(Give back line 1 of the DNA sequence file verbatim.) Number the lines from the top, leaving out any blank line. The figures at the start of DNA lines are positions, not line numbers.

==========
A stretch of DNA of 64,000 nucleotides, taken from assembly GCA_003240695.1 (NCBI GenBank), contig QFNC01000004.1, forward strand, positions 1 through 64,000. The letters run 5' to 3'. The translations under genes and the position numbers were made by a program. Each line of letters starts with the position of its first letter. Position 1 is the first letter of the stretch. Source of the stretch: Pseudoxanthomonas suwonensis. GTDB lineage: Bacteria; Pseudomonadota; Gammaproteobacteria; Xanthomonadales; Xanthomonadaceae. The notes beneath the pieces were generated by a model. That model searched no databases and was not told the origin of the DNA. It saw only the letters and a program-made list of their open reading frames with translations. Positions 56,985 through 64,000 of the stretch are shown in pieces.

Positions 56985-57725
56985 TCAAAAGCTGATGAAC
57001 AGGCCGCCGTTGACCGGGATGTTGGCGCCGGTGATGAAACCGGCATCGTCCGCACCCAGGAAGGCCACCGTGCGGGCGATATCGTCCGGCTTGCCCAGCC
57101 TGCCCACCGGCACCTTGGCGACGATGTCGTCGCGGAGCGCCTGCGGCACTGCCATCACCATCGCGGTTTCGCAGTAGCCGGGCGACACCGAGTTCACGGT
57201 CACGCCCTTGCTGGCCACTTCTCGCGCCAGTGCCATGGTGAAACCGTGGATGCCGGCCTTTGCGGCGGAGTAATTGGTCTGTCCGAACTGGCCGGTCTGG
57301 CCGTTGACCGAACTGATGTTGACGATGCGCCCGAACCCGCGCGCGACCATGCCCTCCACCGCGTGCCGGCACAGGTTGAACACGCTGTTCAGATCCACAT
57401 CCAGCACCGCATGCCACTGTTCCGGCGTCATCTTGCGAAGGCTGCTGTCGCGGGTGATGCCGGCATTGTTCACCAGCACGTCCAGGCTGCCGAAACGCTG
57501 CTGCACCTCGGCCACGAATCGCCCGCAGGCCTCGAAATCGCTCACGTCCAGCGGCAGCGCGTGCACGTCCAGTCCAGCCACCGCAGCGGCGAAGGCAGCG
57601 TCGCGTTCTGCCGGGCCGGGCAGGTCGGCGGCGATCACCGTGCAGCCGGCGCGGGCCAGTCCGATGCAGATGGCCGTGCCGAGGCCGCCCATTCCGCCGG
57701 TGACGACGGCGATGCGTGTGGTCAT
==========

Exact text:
A stretch of DNA of 64,000 nucleotides, taken from assembly GCA_003240695.1 (NCBI GenBank), contig QFNC01000004.1, forward strand, positions 1 through 64,000. The letters run 5' to 3'. The translations under genes and the position numbers were made by a program. Each line of letters starts with the position of its first letter. Position 1 is the first letter of the stretch. Source of the stretch: Pseudoxanthomonas suwonensis. GTDB lineage: Bacteria; Pseudomonadota; Gammaproteobacteria; Xanthomonadales; Xanthomonadaceae. The notes beneath the pieces were generated by a model. That model searched no databases and was not told the origin of the DNA. It saw only the letters and a program-made list of their open reading frames with translations. Positions 56,985 through 64,000 of the stretch are shown in pieces.